asked the Secretary of State for Scotland whether he is aware of the dissatisfaction caused to Scottish farm workers on account of the high wages paid to Irish labourers, who frequently obtain as much as £5 per week and some much more for pulling flax; that these labourers pay no Income Tax in this country but receive subsistence allowance in addition to their wages; and what arrangements have been made to control the wages and movements of these labourers, both those brought from Ireland under the wartime permit system and those who were in this country at the outbreak of war and have been moving about from place to place since then?
I am not aware of any such dissatisfaction nor have any representations on the subject been made or received by the Scottish farm workers' union. With the hon. Member's permission, I will circulate in the OFFICIAL REPORT a statement of the arrangements applying to Irish workers on the other points raised in the Question.
Is it not most undesirable that when our own skilled farm workers are tied to their jobs in this country and cannot move in order to earn higher wages, workers coming from Ireland, a neutral country, should be allowed to exploit this position? Should not they have their wages fixed before they come from Ireland, in the same way as wages are fixed here?
In general, Irish agricultural workers who are accustomed to come over to Scotland for short-term seasonal employment work long hours, and consequently, when paid at hourly, piece or contract rates, they earn comparatively high wages. Wages for flax-pulling—a particularly heavy job—are fixed by the Ministry of Supply, for whom the crop is grown. The basis is a piece-rate of £6 10s. per acre for average conditions, and £7 per acre for poor conditions. If an Irishman is continuously resident in this country for more than six months of the Income Tax year, or, even if he is not continuously resident for that period, if he has regular annual residence, he becomes liable for payment of British Income Tax. Lodging allowances are paid by the Ministry of Labour and National Service to Irish workers with dependants, in the same way as to other transferred workers. Minimum rates of wages, applying equally to Irishmen and others, are laid down in the Orders of the Scottish Agricultural Wages Board. Otherwise, in accordance with the general policy of the Government, wages are regarded as a matter for bargaining between employers and workers.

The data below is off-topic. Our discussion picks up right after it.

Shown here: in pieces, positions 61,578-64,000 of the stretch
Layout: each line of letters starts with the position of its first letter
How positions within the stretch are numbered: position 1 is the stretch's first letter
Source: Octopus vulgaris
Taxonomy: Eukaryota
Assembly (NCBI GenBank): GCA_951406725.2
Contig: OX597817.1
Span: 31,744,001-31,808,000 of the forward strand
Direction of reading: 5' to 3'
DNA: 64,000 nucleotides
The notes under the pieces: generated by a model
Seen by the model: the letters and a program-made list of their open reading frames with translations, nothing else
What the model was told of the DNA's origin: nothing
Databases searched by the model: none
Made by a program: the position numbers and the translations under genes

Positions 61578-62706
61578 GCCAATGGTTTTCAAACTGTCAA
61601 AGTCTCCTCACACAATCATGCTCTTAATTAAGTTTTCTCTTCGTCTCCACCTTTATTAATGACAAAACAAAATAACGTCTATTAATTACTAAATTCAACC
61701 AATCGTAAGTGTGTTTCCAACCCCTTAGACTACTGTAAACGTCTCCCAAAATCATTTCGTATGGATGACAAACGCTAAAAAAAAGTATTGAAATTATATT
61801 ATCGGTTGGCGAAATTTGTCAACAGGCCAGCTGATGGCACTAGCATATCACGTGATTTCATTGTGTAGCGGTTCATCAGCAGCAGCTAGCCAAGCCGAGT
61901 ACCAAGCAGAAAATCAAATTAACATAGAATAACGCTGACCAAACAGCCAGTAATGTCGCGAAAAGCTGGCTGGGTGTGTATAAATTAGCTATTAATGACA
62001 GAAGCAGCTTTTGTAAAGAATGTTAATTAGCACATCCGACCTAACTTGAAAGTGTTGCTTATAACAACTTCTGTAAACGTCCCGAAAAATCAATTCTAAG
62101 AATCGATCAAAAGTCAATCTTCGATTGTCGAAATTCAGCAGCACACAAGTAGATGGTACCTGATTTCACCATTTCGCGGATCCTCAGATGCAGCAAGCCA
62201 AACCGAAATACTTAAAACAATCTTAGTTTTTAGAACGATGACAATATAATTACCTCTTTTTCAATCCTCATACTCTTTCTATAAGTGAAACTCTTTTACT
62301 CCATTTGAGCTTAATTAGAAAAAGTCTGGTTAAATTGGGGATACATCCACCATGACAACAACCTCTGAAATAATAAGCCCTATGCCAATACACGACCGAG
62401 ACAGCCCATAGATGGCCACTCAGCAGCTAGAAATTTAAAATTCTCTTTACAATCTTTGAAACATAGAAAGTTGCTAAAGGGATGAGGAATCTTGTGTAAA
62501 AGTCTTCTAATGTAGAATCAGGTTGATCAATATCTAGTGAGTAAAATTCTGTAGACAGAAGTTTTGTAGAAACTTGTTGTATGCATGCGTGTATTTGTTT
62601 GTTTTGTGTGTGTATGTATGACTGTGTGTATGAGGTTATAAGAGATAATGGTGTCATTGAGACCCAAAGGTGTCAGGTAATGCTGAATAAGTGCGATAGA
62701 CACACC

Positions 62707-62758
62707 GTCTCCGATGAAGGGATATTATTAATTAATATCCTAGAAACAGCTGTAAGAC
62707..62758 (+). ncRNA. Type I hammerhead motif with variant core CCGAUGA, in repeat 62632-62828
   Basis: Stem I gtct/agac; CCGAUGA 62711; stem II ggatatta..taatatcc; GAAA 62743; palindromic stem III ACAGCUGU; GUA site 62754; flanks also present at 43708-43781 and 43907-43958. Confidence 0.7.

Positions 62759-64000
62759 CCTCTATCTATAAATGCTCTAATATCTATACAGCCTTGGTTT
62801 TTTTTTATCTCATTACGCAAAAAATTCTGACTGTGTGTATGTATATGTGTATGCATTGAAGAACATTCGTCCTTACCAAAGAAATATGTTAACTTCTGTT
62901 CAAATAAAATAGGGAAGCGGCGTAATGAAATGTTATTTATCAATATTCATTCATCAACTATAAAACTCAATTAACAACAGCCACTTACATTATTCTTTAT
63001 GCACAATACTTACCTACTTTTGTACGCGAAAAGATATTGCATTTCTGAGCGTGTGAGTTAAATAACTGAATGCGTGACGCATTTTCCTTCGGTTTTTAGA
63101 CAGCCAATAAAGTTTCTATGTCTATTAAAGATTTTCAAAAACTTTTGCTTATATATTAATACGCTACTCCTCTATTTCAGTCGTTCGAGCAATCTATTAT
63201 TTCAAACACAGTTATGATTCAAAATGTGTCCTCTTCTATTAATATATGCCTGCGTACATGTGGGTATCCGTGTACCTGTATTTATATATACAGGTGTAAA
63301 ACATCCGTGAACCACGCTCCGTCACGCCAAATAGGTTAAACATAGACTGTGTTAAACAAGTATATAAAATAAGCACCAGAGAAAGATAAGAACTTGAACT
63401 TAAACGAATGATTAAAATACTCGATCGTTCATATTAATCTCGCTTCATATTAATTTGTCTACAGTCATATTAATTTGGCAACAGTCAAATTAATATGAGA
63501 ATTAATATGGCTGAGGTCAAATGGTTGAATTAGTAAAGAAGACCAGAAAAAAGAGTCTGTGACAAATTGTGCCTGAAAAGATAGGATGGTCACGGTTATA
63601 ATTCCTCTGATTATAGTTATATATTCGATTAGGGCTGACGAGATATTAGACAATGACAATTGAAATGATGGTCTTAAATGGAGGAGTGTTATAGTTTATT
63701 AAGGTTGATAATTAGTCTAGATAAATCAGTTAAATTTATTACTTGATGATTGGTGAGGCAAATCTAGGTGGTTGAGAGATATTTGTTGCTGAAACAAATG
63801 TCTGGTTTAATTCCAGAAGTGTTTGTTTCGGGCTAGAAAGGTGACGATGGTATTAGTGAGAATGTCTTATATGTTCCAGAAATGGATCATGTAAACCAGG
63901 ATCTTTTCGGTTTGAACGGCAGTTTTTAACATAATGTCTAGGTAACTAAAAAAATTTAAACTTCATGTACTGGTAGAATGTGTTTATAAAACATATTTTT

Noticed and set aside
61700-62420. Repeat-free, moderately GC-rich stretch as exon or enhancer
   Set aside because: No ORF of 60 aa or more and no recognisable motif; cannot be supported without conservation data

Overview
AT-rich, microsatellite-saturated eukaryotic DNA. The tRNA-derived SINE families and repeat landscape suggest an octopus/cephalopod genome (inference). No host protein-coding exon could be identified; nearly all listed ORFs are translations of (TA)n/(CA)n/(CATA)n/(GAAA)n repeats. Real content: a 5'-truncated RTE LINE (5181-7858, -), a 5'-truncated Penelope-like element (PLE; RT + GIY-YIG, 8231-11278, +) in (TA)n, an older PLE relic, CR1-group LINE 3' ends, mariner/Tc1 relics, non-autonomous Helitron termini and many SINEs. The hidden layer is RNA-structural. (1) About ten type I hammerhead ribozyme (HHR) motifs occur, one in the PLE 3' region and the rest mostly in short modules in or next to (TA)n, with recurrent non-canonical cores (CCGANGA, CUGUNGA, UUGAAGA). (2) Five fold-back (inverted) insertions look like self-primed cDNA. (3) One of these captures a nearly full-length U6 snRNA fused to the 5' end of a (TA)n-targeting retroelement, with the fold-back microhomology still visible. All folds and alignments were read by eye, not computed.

Recruitment of Irish workers for agriculture falls into two distinct categories: (1) Short-term casual workers for employment during busy seasons, e.g. harvest and potato lifting, and (2) Long-term workers for employment throughout the year. Under (1), recruitment is effected by contact between the employer and the worker either direct or through an agency. In this type of case, the rate of wages is a matter for agreement between parties (subject to there being no breach of the relative Wages Order). In the majority of cases falling under heading (2) the employers are the Scottish Agricultural Executive Committees and direct contact is made by a representative of the Committees in Eire with such Irish workers who have volunteered for agricultural work in Scotland at their local employment exchanges. The contract of employment in these cases provides for weekly engagement and wages at the minimum rates prescribed in the respective Orders of the Scottish Agricultural Wages Board. Wherever possible, employment is arranged on a piece or contract basis at the rates usual in the district. There are no restrictions upon the movements of Irish agricultural workers as a class in this country, but those who arrived from Eire on or after 8th August, 1941 are required to register with the police of the district in which they are first employed, are prohibited from taking employment in other than agricultural work without the permission of the Departments concerned, and police consent is necessary for any stay in excess of three months.